1981 – Chrysler Corporation was granted an additional $400 million in federal loan guarantees. Chrysler had posted a loss of $1.7 billion in 1980.

1982 – Wayne B. Williams was convicted of murdering two of the 28 black children and young adults whose bodies were found in Atlanta, GA, over a two-year period.

1986 – The U.S. Senate approved the telecast of its debates on a trial basis.

1990 – The Exxon Corporation and Exxon Shipping were indicted on five criminal counts in reference to the 1989 Exxon Valdez oil spill.

1991 – U.S. President George H.W. Bush announced live on television that “Kuwait is liberated.”

1997 – In Ireland, divorce became legal.

1997 – Don Cornelius received a star on the Hollywood Walk of Fame.

1998 – Britain’s House of Lords agreed to give a monarch’s first-born daughter the same claim to the throne as any first-born son. This was the end to 1,000 years of male preference.

1999 – Colin Prescot and Andy Elson set a new hot air balloon endurance record when they had been aloft for 233 hours and 55 minutes. The two were in the process of trying to circumnavigate the Earth.

1999 – Nigeria returned to civilian rule when Gen. Olusegun Obasanjo became the country’s first elected president since August of 1983.

2002 – In Boston, twenty people working at Logan International Airport were charged with lying to get their jobs or security badges.


Today in History – February 26

1815 – Napoleon Bonaparte escaped from the Island of Elba. He then began his second conquest of France.

1848 – The second French Republic was proclaimed.

1863 – U.S. President Lincoln signed the National Currency Act.

1870 – In New York City, the first pneumatic-powered subway line was opened to the public.

1881 – S.S. Ceylon began his world-wide cruise, beginning in Liverpool, England.

1907 – The U.S. Congress raised their own pay to $7500.

1916 – Mutual signed Charlie Chaplin to a film contract.

1919 – In Arizona, the Grand Canyon was established as a National Park with an act of the U.S. Congress.

1929 – U.S. President Coolidge signed a bill creating the Grand Teton National Park.

1930 – New York City installed traffic lights.

1933 – A ground-breaking ceremony was held at Crissy Field for the Golden Gate Bridge.

1945 – In the U.S., a nationwide midnight curfew went into effect.

1952 – British Prime Minister Winston Churchill announced that Britain had developed an atomic bomb.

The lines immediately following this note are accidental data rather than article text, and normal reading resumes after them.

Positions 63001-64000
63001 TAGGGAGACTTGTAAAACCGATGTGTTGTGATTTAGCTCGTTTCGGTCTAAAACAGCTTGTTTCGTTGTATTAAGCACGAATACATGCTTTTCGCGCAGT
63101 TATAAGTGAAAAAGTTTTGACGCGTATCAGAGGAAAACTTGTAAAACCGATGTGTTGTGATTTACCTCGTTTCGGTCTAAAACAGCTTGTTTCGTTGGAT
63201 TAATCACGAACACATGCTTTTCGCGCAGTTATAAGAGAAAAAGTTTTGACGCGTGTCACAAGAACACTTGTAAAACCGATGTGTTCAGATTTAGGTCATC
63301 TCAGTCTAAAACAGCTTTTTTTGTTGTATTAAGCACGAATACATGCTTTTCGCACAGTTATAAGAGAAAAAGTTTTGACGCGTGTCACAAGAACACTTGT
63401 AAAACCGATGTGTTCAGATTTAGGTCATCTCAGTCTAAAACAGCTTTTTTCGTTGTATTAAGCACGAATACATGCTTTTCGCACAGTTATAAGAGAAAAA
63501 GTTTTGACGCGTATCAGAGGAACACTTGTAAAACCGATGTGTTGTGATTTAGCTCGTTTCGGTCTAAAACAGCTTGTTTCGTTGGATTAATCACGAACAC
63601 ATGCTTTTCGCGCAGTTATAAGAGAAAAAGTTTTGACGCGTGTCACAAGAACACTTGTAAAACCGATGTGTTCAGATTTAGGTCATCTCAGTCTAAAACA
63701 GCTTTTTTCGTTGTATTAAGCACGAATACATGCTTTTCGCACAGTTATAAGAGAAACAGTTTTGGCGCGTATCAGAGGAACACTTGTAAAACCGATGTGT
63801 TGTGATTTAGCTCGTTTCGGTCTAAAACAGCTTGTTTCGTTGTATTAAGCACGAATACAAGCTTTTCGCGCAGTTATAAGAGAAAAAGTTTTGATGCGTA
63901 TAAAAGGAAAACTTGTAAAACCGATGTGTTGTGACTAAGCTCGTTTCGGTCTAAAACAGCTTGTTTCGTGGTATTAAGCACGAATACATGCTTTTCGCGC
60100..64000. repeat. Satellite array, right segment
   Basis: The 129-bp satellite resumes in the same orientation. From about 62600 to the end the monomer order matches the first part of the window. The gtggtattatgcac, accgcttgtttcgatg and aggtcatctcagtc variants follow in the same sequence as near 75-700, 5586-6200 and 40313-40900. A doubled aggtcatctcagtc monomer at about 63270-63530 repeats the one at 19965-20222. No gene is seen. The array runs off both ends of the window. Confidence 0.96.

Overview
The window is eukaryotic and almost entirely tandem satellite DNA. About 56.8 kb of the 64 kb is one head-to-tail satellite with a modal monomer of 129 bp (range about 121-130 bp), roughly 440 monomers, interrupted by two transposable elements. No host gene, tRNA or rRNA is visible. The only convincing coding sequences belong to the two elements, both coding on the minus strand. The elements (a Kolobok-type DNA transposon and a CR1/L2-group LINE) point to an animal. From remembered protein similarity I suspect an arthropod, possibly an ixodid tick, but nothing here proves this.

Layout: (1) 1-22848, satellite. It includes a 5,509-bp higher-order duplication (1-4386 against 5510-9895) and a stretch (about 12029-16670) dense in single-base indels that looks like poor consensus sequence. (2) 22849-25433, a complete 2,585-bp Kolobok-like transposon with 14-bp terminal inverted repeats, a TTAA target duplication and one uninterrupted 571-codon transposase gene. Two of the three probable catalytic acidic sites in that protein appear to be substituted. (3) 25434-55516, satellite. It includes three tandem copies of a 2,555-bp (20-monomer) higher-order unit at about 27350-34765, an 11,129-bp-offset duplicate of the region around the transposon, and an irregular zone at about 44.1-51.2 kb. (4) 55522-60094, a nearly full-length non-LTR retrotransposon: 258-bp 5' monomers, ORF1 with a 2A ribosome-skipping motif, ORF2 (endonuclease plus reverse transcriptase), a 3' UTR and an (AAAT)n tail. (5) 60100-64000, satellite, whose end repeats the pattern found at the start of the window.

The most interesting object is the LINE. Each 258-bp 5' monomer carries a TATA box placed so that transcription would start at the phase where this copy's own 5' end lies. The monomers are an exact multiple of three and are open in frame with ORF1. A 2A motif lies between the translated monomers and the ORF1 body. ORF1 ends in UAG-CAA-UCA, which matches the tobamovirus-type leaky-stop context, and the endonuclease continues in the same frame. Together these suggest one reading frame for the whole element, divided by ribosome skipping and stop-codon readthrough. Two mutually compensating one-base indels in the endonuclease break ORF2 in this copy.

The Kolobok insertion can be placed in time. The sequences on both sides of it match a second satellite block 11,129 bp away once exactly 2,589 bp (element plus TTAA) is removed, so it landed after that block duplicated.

1957 – The Jean Hersholt Humanitarian Award was established by the Academy of Motion Picture Arts and Sciences.

1979 – “Flatbush” debuted on CBS-TV.

1986 – Corazon Aquino was inaugurated president of the Philippines. Long time President Ferdinand Marcos went into exile.

1987 – The Tower Commission rebuked U.S. President Reagan for failing to control his national security staff in the wake of the Iran-Contra affair.

1987 – The U.S.S.R. conducted its first nuclear weapons test after a 19-month moratorium period.

1991 – Iraqi President Saddam Hussein announced on Baghdad Radio that Iraqi troops were being withdrawn from Kuwait.

1993 – Six people were killed and more than a thousand injured when a van exploded in the parking garage beneath the World Trade Center in New York City. The bomb had been built by Islamic extremists.

1995 – Barings PLC collapsed after a securities dealer lost more than $1.4 billion by gambling on Tokyo stock prices. The company was Britain’s oldest investment banking firm.

1998 – A Texas jury rejected an $11 million lawsuit by Texas cattlemen who blamed Oprah Winfrey for price drop after on-air comment about mad-cow disease.

1998 – In Oregon, a health panel rules that taxpayers must help to pay for doctor-assisted suicides.

2001 – A U.N. tribunal convicted Bosnian Croat political leader Dario Kordic and military commander Mario Cerkez of war crimes. They had ordered the systematic murder and persecution of Muslim civilians during the Bosnian war.

2002 – In Rome, Italy, a bomb exploded near the Interior Ministry. No injuries were reported.

2009 – Former Serbian president Milan Milutinovic was acquitted by the International Criminal Tribunal for the former Yugoslavia regarding war crimes during the Kosovo War.

2009 – The Pentagon reveresed its 18-year policy of not allowing media to cover returning war dead. The reversal allowsd some media coverage with family approval.


Today in History – February 25

1570 – England’s Queen Elizabeth I was excommunicated by Pope Pius V.

1751 – Edward Willet displayed the first trained monkey act in the U.S.

1793 – The department heads of the U.S. government met with U.S. President Washington for the first Cabinet meeting on U.S. record.

1836 – Samuel Colt received U.S. Patent No. 138 (later 9430X) for a “revolving-cylinder pistol.”

1901 – The United States Steel Corp. was incorporated by J.P. Morgan.

1913 – The 16th Amendment to the U.S. Constitution was ratified. It authorized a graduated income tax.

1919 – The state of Oregon became the first state to place a tax on gasoline. The tax was 1 cent per gallon.

1928 – The Federal Radio Commission issued the first U.S. television license to Charles Jenkins Laboratories in Washington, DC.

1930 – The bank check photographing device was patented.

1933 – The aircraft carrier Ranger was launched. It was the first ship in the U.S. Navy to be designed and built from the keel up as an aircraft carrier.